Andean Ceramics of South America: A Journey Through Space and Time
Hear about the social and technological construction of Andean ceramics and how these artifacts can be used to answer important archaeological questions.

Graduate Student Andy Roddick

Community Archaeology in Action

LAARC Community Dig
As one of the admins for the Flickr group Archaeology in Action, I have to weed through the photos occasionally, taking out the travel shots from Cairo and whatnot. It can be a real pain, and having to split hairs about what “archaeology in action” is and is not feels a little stifling. However, it really is the best way to keep a good, focused group, and I get the pleasure of seeing photos from sites around the world.

Today, for instance, we received a submission from the LAARC, or the London Archaeological Archive and Research Center from the Michael Faraday community-based project they did last summer.

The flickr series they posted with the project is wonderful–lots of images and it really shows the progression of the excavation and all of the kids involved. Though I wonder if they have to get signed releases from the childrens’ parents, like we do here in the states. And they even have creative commons licensing! Bravo, LAARC.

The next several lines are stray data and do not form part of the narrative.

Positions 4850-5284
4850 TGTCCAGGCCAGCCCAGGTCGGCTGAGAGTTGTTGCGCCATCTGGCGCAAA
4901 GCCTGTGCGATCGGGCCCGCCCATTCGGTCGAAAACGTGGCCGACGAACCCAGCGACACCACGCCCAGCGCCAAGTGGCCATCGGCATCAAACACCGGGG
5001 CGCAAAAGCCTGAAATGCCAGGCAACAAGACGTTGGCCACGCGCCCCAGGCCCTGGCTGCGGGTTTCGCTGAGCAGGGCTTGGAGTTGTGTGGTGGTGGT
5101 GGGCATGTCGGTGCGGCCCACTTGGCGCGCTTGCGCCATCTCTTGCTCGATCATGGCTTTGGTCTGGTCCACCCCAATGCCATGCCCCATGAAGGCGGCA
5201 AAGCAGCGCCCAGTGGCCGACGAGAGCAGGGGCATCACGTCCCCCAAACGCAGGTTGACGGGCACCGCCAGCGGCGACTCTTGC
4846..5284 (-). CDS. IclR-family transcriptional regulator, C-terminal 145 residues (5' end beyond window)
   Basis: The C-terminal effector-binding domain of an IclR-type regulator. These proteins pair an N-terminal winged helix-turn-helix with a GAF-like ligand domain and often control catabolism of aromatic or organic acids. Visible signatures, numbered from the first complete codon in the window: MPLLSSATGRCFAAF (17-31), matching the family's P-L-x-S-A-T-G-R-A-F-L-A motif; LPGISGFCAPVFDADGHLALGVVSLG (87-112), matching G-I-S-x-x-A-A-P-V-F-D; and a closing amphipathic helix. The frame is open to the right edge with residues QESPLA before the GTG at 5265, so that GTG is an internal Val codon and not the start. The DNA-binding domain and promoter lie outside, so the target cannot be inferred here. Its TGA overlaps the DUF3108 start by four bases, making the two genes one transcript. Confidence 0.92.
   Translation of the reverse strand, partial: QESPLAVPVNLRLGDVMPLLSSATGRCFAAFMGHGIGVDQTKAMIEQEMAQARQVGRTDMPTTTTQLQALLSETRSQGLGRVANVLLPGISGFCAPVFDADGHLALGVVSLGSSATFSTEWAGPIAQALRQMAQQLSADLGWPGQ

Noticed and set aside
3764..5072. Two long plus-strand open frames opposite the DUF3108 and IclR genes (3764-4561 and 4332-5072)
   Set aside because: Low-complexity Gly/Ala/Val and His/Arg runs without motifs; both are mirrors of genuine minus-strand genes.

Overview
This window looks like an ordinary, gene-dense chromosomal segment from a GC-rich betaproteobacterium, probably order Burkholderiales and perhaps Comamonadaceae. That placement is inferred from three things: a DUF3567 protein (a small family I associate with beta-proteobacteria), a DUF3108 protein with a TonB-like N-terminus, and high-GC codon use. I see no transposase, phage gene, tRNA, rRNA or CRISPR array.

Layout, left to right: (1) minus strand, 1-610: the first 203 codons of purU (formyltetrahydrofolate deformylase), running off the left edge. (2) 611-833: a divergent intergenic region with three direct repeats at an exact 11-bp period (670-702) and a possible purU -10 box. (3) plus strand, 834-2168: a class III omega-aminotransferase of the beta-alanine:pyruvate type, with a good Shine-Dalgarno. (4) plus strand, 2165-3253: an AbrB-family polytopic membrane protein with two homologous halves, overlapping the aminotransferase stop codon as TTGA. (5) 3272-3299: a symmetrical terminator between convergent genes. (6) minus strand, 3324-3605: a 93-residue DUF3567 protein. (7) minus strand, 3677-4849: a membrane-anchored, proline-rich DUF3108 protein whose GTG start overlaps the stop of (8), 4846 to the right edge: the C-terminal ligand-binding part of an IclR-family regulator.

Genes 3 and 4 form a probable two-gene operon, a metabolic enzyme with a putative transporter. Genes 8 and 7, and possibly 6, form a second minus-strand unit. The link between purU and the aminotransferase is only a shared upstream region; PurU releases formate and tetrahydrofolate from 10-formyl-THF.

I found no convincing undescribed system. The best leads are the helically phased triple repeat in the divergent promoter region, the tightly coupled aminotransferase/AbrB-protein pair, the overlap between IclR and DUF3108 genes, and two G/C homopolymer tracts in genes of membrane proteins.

It looks like they have a youtube feed as well:

Please submit your field photos to Archaeology in Action–it gives me something to look at while writing my literature reviews!

Climbing Trees

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So we finally had a full day of archaeological outreach at the Presidio, where we were able to work through our full program with a group of kids. At times I’ve been pretty tired of outreach, and wanting to get back to archaeology proper, but being able to interact with these kids was actually pretty amazing. They were a class from Hunter’s Point, which is a notoriously bad part of San Francisco and they were all scrappy as hell, even at the 4th grade level.

During the first part of the day, we take them on a small hike on one of the trails through the Presidio. We try to get them to imagine what it was like without all of the trees, which are only there because the US military planted them. It’s hard to do, to say the least, because they’re huge, imposing eucalyptus trees and their leaves and seed pods cover the ground. There’s also some Monterey pine and cyprus mixed in, which are closer, but still not quite right.

One of the kids noticed that the National Park Service has been trimming the lower branches of the trees and asked me why the trees “were all pointy like that”. I told him that they had been trimmed, but it was kinda nice, because they leave about two feet, which makes the trees easy to climb. I got a blank stare. I had to ask, “um, have you ever climbed a tree?” Only one out of eight had, and only once. My heart broke, just a little bit.

All-in-all, it was a good day, and we were able to convey some information about the Ohlone and the Spanish colonists at the Presidio, but I think the sunshine, big trees, and getting dirty (we made mudbricks, of course!) were probably the most valuable parts. I told them that the Presidio is a national park, that they owned it and could come back at any time. And while I couldn’t officially condone it, I told them that the trees were perfect for climbing.